On the first day of my two-week author visit to Guam, one of my hosts and I got to talking about Guam in literature. Apparently few authors hail from Guam, and no publishing companies are based there. That doesn’t mean Guam isn’t in stories. It means those stories are rarely originating from the people who know Guam best.
However, an author need not hail from a place about which he writes. Most writers are outsiders to at least some of their topics. One of the best ways to gain perspective on a place is to ask someone who is a stranger there.
It turns out Canadian-born YA novelist Gordon Korman was an author guest on Guam in the 1990s. He later used Guam as a setting in his Island trilogy (Shipwreck, Survival, Escape). This demonstrates a lovely point that did not occur to me until I was on Guam.
Schools bring in authors to enrich students. In doing so, the schools enrich the authors, too.
This is because schools are often exposing authors to settings they might otherwise never know firsthand, and some of these settings may inspire some aspect of a book. This in turn may enrich students again, but in a different way.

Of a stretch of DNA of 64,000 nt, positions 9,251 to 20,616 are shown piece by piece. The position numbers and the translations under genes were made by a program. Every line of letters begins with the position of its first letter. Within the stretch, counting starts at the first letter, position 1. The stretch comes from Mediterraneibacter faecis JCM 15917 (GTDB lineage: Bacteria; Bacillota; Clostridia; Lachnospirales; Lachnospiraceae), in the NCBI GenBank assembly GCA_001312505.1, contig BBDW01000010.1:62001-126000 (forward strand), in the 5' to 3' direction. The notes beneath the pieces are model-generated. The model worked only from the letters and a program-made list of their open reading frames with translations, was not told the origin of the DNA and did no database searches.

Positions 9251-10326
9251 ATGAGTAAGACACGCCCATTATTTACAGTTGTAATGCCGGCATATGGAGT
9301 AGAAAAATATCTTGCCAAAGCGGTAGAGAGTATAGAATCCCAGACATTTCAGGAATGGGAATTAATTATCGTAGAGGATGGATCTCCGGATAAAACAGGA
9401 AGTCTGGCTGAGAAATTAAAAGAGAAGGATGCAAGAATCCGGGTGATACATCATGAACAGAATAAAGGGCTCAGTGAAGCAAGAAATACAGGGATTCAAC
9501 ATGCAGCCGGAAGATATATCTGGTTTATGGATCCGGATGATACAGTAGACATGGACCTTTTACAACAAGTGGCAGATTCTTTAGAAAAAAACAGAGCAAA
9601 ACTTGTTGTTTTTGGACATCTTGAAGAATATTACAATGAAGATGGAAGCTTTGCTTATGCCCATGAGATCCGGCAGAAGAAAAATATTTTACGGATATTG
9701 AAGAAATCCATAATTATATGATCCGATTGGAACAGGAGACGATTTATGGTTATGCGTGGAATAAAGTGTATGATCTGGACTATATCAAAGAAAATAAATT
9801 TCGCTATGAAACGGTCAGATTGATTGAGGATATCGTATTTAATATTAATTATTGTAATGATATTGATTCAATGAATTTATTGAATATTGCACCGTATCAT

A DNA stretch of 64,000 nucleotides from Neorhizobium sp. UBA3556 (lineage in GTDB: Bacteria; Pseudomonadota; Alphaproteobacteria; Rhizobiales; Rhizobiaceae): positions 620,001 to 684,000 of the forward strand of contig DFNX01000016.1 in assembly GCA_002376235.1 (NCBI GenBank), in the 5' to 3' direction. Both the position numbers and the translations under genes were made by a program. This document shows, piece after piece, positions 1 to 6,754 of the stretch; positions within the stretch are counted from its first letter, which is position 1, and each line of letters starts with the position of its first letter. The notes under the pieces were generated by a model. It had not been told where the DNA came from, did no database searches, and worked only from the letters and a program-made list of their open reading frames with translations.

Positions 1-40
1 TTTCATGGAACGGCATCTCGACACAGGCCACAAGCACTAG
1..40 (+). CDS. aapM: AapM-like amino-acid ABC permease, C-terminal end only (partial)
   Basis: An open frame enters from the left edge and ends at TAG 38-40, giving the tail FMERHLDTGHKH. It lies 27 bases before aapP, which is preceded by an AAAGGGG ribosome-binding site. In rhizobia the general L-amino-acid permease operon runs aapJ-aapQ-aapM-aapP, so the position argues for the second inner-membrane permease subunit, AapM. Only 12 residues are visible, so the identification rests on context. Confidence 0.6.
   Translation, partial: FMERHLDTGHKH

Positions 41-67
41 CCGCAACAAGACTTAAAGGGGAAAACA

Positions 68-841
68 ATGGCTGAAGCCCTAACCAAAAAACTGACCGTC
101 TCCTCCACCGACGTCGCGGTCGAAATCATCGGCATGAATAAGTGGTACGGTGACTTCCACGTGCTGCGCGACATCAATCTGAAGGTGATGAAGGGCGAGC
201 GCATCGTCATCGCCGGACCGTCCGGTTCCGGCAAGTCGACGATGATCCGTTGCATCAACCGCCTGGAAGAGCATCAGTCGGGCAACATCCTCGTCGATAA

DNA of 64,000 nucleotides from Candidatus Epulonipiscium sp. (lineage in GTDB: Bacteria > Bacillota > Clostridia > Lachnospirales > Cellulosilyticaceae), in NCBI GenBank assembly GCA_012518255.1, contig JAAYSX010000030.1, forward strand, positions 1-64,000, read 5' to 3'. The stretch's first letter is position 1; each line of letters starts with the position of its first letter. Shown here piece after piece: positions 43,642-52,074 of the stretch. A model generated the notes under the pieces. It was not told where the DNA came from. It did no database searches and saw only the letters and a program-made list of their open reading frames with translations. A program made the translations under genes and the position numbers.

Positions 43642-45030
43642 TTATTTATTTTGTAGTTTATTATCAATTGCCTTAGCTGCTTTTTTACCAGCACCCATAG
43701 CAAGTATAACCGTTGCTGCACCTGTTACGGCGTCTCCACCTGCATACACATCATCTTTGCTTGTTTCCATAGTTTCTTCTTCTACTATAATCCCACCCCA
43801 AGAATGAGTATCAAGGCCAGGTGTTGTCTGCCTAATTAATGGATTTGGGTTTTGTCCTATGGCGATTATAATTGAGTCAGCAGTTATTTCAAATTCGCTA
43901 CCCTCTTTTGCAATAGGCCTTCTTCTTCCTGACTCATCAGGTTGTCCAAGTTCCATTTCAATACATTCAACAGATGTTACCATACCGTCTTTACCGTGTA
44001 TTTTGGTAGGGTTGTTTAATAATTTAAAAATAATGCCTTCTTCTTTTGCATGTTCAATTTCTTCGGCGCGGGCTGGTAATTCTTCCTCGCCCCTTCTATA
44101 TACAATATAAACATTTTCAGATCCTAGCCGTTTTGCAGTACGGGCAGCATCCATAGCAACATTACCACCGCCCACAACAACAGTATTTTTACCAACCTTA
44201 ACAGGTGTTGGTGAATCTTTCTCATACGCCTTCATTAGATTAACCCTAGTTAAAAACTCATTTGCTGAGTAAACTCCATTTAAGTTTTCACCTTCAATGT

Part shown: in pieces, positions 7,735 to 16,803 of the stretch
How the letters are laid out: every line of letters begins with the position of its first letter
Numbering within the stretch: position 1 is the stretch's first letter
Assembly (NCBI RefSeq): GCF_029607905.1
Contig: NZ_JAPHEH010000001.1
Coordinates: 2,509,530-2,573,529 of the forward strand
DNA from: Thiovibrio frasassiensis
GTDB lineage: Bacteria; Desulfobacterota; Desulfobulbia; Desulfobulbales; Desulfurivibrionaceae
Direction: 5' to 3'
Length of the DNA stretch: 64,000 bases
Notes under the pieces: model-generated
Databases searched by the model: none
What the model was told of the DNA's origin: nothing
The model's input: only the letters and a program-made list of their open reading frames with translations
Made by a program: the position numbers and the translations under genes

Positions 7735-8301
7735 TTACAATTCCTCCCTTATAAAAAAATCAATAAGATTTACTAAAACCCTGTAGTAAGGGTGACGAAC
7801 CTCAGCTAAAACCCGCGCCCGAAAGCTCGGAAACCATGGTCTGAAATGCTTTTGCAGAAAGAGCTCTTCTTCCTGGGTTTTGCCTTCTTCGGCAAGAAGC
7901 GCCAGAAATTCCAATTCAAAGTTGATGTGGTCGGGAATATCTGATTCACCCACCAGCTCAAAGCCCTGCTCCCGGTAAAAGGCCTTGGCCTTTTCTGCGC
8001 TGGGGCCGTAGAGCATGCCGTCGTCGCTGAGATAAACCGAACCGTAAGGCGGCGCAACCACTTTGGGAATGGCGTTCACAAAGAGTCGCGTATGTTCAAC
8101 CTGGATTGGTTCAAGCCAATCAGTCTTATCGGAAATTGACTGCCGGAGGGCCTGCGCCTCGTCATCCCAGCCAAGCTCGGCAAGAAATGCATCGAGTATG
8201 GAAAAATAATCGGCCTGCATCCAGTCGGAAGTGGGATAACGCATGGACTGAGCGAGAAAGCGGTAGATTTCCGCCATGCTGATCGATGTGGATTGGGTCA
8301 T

If not for school visits (and also conferences related to children’s books), I might never have made it to Kansas, Wisconsin, Texas, Alabama, Tennessee, Washington State, or, yes, Guam.
Guam invites at least one author every year, and this not only provides a tremendous opportunity for both students and author but also increases the chances that an author will write about Guam. I don’t know if I will be one of them, but either way I will be interested to see the results if someone else is.
And, of course, it may be an author visit that inspires a young person from Guam to become an author him/herself.